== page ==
This is an archived article that was published on sltrib.com in 2005, and information in the article may be outdated. It is provided only for personal research purposes and may not be reprinted.
Few artists face the expectations that Bright Eyes leader Conor Oberst deals with on a daily basis.
While Oberst puts out albums on his hometown indie label, Omaha's Saddle Creek Records, gets virtually no attention from commercial radio or MTV and plays a blend of orchestral rock and folk far from anything in the mainstream, he is treated like a pop star. He has toured with the likes of Bruce Springsteen and R.E.M., has been profiled in a number of mainstream magazines and, like virtually every "alternative" rocker of the past 15 years, has been romantically linked to Winona Ryder.
Sunday's show at a packed Kingsbury Hall showed what all the hype is about. Playing for an audience ranging from barely-teens to aging hipsters, Oberst led a six-piece band through a 15-song set that jumped from his excellent recent albums to songs he wrote as a teenager.
Oberst clearly has a more expressive musical mind than most of his 20-something peers, adding a harp, trumpet, xylophone, clarinet and pedal-steel guitar to more traditional instrumentation on stage. Sunday's show had plenty of inspiring moments.
Opening with "Sunrise, Sunset" from 2000's "Fevers & Mirrors" album, Oberst was all business, not saying hello to the crowd until five songs into the show. "You Will. You? Will. You? Will. You? Will." from 2002's "Lifted or The Story is in the Soil, Keep Your Ear to the Ground" album, gave Mike Mogis plenty of time to shine on the pedal-steel. Oberst strapped on an electric guitar for another "Lifted" song, "False Advertising," whose self-lacerating lines make fun of Oberst's reputation as the overly sensitive, King of Mope-Rock: "Onto a stage I was pushed, with my sorrow well rehearsed. So give me all your pity and your money. Now."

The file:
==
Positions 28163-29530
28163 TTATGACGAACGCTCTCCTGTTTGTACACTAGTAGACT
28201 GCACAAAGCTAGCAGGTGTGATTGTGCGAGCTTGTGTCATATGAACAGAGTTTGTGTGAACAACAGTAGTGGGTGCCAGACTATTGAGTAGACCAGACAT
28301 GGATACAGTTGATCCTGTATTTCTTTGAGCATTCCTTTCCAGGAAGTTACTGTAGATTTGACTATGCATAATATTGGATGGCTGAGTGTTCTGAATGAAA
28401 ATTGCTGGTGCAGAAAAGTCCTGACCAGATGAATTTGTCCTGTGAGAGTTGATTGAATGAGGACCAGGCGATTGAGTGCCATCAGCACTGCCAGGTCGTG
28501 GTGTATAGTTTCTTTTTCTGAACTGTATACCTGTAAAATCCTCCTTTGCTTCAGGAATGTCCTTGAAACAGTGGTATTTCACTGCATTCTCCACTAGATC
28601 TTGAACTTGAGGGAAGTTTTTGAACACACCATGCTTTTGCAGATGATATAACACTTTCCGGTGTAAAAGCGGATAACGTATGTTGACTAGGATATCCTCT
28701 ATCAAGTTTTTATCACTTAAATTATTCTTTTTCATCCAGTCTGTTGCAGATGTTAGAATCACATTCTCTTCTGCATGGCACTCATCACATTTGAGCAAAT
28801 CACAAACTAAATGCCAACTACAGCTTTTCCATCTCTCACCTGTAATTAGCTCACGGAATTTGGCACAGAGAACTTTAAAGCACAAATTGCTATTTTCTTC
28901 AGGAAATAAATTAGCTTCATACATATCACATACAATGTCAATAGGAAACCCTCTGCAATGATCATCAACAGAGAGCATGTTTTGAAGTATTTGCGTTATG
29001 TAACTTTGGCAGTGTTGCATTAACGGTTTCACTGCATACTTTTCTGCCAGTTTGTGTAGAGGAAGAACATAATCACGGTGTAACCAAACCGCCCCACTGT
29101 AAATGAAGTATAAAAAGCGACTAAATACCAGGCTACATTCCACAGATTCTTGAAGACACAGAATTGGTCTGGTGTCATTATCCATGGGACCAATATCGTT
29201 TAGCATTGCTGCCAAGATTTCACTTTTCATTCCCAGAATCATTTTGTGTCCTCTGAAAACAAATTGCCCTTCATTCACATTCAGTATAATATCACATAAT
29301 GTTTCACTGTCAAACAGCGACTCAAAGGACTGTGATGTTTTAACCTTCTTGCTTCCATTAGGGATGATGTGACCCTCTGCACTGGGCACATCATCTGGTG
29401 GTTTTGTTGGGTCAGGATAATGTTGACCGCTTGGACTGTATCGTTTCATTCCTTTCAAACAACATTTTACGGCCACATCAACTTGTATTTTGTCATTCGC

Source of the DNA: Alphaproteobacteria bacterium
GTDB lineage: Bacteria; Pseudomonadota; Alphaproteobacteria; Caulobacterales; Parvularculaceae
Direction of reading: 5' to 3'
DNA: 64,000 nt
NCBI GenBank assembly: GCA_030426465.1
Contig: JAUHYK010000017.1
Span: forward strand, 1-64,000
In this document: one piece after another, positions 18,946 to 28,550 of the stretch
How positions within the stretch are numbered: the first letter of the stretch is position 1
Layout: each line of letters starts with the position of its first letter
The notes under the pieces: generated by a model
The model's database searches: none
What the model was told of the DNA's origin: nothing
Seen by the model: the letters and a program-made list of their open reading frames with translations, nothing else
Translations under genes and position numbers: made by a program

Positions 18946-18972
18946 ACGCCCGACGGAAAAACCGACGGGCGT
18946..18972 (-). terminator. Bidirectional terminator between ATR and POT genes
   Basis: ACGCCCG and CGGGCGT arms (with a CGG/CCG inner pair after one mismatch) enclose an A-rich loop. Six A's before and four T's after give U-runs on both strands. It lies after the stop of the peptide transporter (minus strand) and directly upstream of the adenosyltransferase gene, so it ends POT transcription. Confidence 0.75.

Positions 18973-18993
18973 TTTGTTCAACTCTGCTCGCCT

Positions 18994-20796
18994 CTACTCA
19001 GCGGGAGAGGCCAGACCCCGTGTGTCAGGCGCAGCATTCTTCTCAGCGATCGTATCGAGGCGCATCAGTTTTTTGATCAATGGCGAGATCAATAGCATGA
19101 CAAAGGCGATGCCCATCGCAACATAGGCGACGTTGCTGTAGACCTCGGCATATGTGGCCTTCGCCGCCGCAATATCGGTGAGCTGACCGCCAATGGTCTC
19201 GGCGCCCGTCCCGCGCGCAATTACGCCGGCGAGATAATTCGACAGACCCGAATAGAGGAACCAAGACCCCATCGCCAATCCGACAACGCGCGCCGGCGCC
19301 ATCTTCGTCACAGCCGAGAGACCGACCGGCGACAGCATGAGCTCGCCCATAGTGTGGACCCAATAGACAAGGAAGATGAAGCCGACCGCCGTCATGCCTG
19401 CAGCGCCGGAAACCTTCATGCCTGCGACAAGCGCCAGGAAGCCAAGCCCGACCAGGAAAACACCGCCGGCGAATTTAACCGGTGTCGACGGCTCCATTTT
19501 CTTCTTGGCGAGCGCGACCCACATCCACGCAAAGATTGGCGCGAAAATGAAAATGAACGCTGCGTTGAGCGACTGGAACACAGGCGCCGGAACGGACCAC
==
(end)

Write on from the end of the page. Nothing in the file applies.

"Hit the Switch," from this year's "Digital Ash in a Digital Urn" album, led into a new song, "Napoleon's Hat," about halfway through the show, when Oberst loosened up and started chatting up the crowd. The sweater-clad, skinny singer was a more energetic frontman than on his last Salt Lake City stop, moving around the stage to encourage the musicians around him and banging his head along to his harder guitar parts. People in the audience were reverential and oddly quiet in Oberst's presence, save for the shouts of "I love you, Conor!" between each song.
The energy increased as the show barreled toward its conclusion. Old songs like "Falling Out of Love at this Volume" mingled easily with newer ones like "Old Soul Song," from this year's "I'm Wide Awake, It's Morning" album. The encore included Oberst's solo acoustic take of "Lua," a bass-and-acoustic guitar version of "First Day of My Life" and the epic closer "Let's Not Sh-- Ourselves (To Love and To Be Loved)," featuring the entire band bashing away.
It was an excellent end to 90 minutes of music that should give rock fans hope for the genre's future.
Where: Kingsbury Hall
Running time: 15-song set
Bottom line: One of rock's hottest young acts proved that the hype is well-placed with an often-stunning 15-song set.